HEADLINES -- November 15, 2010 at 8:18 AM ET
U.S. to Present Afghan Phase-Out Plan; Rangel Faces Ethics Panel
The Obama administration will present other NATO members with a four-year plan to phase out U.S. troops in Afghanistan and transfer security responsibilities to Afghan forces, according to the New York Times. The plan will share some common elements of the U.S. strategy in Iraq, transferring control on a regional level and over time. The number of troops in Afghanistan has tripled since President Obama took office.
Rangel Set to Testify at Ethics Trial
In an impassioned speech this summer, Rangel declared to fellow House members, "I am not going away."
Rep. Charles Rangel, D-N.Y., will stand before a House panel Monday to refute allegations that he broke congressional rules related to taxes, fundraising and property ownership. Rangel, who dismissed his team of lawyers in September, will speak in his own defense. The 80-year-old legislator was re-elected in the Nov. 2 midterm elections.
For more on Rangel, read The Morning Line.
Ireland Resists Bailout Pressure
Despite efforts by the European Central Bank to stabilize the euro, Ireland has said it is not in need of financial rescue. There are fears among members of the 16-nation euro currency zone that Ireland could follow in the footsteps up Greece, which neared bankruptcy earlier this year.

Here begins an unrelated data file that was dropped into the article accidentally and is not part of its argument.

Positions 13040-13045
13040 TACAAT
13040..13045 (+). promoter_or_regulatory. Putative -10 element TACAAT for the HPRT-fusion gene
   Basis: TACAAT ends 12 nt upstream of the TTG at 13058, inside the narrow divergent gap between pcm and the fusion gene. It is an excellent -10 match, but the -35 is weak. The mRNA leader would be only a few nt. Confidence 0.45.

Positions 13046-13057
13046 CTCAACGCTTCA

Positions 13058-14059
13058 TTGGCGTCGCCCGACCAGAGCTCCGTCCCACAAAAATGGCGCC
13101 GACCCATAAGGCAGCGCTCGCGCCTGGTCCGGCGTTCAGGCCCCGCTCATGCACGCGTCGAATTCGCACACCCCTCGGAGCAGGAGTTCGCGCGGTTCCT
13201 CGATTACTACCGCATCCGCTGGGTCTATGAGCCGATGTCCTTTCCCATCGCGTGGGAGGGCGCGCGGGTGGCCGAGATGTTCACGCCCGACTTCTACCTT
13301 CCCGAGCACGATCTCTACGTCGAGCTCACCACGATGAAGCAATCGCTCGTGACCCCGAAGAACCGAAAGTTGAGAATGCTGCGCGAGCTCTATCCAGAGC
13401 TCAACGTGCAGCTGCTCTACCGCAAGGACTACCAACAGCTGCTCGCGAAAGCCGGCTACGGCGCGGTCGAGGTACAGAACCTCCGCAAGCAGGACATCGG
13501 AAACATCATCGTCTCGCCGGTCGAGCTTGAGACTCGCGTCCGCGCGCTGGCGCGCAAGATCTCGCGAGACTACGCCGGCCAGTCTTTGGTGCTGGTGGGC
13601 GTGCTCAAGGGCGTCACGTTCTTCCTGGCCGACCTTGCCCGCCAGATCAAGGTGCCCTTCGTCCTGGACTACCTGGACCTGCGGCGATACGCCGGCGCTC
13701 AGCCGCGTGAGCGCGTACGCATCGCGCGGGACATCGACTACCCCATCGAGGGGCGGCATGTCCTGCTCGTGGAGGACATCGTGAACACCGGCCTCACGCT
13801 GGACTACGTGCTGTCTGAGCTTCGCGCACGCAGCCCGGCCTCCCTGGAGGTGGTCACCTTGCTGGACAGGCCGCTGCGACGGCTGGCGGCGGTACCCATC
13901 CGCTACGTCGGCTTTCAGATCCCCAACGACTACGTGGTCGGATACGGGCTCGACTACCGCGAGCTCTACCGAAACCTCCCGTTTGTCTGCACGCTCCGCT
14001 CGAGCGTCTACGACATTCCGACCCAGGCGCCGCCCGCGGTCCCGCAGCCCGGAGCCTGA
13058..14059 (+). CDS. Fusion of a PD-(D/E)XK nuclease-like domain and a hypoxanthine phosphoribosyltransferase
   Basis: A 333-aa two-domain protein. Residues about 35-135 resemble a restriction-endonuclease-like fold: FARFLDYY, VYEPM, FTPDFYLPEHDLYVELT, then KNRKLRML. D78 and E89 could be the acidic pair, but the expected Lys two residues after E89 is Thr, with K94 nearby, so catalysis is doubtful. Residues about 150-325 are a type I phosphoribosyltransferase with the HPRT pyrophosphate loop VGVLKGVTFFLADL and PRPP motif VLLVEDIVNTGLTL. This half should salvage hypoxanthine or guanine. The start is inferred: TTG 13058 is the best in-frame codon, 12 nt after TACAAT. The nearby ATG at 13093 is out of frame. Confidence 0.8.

Suu Kyi Calls for Change in Myanmar
Myanmar's newly-released opposition leader Aung San Suu Kyi waves to supporters as she arrives at the National League for Democracy (NLD) headquarters in Yangon on Nov. 15, 2010.
Two days after being released from house arrest, Myanmar's revered opposition leader Aung San Suu Kyi reiterated her belief that democracy would eventually be possible in the military-ruled nation. She said she was willing to meet with the country's generals, but expressed hope that there would be a peaceful end to the junta's longstanding grip on power.
Number of North Korean refugees in South Korea passes 20,000
North Koren defectors have been trickling into the South for decades, but the number has drastically increased since 2007, according to South Korea's Unification Ministry. About 10,000, or half the total, have come in the past three years. Most must find a way to pass through China, which has a repatriation agreement with North Korea.